Commercial contractors who serve Tier 1, Tier 2 and Tier 3 auto parts manufacturers are also paying close attention to the longevity of the facilities they build or renovate for their clients. Advanced finishes for corrosion prevention and reduction of damage to concrete surfaces are prevalent today. Top-quality air filtration systems improve the environmental quality for the manufacturing workers inside. Many project owners are interested in green building techniques and LEED certification, due to both environmental concerns and state incentives.
“With the manufacturing industry being highly cost-driven—even more now due to COVID-19—green materials and processes may be taken off the table if the owner is under tight budget restrictions,” according to Brindley, who notes that the prices of some environmentally-friendly materials are becoming more cost competitive.
Pre-engineered buildings are still a popular trend for saving materials costs. Today’s owners are prioritizing cost-efficiency by building less sophisticated ancillary facilities for existing plants, rather than building entirely new plants. Manufacturing space costs three-to-five times as much as basic distribution space and is not essential for functions like pre-sorting automotive parts, providing shipping and distribution space, and creating storage for warranty and replacement parts.
“Ancillary buildings allow our clients to free up manufacturing space, but still have suitable facilities very close to the main plant, which is critical,” Brindley says.
Specialty Work, Early Coordination Increasingly Critical
In manufacturing, many interior components must be custom-designed and engineered to meet a highly specific need. That, combined with the common need for fast-tracking, necessitates an extreme amount of coordination. Brindley prefers to work with clients from the beginning of their project, utilizing the benefits of design-build construction, including cost efficiency, time savings, pre-planning, and a collaborative nature. When the Brindley team is involved from pre-construction to close-out, your manufacturing project has a higher chance of being completed on-schedule and on-budget.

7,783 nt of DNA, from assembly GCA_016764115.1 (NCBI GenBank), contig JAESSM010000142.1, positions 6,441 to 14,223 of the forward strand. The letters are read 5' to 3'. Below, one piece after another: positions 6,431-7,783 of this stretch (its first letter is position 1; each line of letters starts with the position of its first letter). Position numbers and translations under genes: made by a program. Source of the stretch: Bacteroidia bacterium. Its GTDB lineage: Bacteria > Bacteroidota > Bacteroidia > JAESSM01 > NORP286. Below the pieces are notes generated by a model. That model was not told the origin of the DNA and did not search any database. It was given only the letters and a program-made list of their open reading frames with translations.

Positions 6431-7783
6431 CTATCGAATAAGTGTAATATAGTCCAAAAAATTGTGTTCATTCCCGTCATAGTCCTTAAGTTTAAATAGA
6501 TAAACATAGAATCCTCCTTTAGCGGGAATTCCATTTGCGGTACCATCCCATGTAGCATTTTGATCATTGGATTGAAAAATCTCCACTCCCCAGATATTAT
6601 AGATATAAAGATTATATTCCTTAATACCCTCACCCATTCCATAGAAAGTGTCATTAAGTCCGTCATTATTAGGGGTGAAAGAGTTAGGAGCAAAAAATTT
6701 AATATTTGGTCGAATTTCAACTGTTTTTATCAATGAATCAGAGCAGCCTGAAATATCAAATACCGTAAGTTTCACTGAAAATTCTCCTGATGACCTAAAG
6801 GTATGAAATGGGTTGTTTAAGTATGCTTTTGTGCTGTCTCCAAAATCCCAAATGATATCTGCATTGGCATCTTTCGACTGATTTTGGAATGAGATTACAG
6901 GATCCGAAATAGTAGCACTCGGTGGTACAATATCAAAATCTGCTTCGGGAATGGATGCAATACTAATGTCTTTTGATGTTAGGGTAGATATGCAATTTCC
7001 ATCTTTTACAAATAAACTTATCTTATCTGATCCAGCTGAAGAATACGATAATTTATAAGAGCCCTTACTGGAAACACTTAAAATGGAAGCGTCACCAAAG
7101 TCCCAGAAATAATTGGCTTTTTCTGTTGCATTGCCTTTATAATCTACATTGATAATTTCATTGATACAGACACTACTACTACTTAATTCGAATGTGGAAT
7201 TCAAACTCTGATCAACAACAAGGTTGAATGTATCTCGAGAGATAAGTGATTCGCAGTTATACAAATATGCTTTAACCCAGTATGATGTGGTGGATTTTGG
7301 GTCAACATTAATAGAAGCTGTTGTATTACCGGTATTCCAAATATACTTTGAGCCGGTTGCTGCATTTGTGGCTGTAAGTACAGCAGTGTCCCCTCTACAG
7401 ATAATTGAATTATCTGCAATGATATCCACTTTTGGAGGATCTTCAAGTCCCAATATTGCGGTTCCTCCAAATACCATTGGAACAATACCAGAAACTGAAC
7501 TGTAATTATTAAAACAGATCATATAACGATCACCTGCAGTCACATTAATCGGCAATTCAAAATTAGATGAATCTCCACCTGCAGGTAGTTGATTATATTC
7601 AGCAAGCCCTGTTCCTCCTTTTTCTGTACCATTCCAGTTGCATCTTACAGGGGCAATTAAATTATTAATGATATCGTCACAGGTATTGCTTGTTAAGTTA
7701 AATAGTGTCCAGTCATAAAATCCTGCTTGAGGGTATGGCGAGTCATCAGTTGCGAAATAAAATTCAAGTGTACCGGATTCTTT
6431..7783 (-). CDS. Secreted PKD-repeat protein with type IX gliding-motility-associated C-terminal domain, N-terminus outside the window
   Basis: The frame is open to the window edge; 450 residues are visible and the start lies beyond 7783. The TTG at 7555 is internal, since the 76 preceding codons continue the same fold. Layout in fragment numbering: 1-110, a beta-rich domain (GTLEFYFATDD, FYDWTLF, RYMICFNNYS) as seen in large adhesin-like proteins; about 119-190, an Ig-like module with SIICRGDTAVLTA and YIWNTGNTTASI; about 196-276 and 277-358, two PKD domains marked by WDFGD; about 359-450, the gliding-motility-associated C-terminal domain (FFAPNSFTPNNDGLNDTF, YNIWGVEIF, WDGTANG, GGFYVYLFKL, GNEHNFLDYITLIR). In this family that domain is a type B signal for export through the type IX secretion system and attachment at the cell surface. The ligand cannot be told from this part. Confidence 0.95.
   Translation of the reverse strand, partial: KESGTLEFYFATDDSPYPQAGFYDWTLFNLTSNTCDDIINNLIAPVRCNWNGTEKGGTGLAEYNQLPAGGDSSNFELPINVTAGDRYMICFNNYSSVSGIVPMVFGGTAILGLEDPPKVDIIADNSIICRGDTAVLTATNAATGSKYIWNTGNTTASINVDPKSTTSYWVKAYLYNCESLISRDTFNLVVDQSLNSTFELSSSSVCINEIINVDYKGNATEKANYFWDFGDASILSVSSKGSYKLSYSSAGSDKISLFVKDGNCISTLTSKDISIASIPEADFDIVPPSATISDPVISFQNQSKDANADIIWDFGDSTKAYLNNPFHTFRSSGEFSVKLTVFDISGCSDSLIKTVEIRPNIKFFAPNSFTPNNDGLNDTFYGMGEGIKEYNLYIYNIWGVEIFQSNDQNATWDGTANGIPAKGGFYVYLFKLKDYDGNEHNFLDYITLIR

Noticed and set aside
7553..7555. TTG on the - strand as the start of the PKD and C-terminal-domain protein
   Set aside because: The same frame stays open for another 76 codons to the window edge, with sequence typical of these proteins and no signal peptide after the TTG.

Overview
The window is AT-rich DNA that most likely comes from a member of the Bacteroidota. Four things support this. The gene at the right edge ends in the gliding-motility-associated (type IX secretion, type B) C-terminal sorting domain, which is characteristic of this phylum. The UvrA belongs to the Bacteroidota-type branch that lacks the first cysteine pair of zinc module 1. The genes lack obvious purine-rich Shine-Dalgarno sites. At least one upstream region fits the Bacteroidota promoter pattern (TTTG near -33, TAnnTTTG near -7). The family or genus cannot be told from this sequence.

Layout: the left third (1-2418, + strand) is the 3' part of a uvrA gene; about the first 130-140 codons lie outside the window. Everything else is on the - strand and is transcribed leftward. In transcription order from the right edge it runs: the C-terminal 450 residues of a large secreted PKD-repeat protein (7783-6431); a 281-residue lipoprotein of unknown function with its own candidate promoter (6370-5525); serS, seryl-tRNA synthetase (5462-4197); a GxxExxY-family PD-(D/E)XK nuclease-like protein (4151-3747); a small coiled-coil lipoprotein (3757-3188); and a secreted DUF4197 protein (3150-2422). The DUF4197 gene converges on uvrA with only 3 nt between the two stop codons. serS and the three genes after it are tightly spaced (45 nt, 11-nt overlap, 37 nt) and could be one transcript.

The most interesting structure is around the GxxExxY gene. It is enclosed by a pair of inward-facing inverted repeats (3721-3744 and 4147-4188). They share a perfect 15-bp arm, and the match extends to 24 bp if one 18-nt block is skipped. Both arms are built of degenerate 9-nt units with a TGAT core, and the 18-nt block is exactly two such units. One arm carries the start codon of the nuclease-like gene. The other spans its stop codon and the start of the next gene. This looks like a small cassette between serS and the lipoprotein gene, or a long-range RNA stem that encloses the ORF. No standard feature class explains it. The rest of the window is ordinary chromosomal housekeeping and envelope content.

“Brindley Construction works with suppliers during pre-planning to identify long-lead items,” Brindley notes. “These materials are not standard or off-the-shelf, especially for projects involving robotics and magnetics. We have to carefully sequence the just-in-time deliveries in between all the concrete and steel work.”
The auto industry is undergoing a period of tremendous disruption. Influenced by new computer systems, new manufacturing processes, and innovative designs, neither vehicles nor auto manufacturing facilities look like they did even a decade ago.
The pressure is on all players—original equipment manufacturers (OEMs), auto suppliers, and the contractors who serve them—to continuously evolve and innovate. Supporting all of this is a strong base of digitization to keep pace with the rate of change. The new designs in the sector influence how vehicles operate and how systems work—all requiring a lot of electronics and software. While parts makers are now working more closely with OEMs, even participating in the design phases of components, commercial contractors are working more closely with clients from the earliest stage possible.
“When working with independent Tier 1, Tier 2 and Tier 3 suppliers, we like to become a true partner early on, during pre-planning,” stresses Brindley. “We want owners to know how long it actually takes to do things and we want to help them avoid potential pitfalls. The earlier we join the team, the more we can help our clients save time and money.”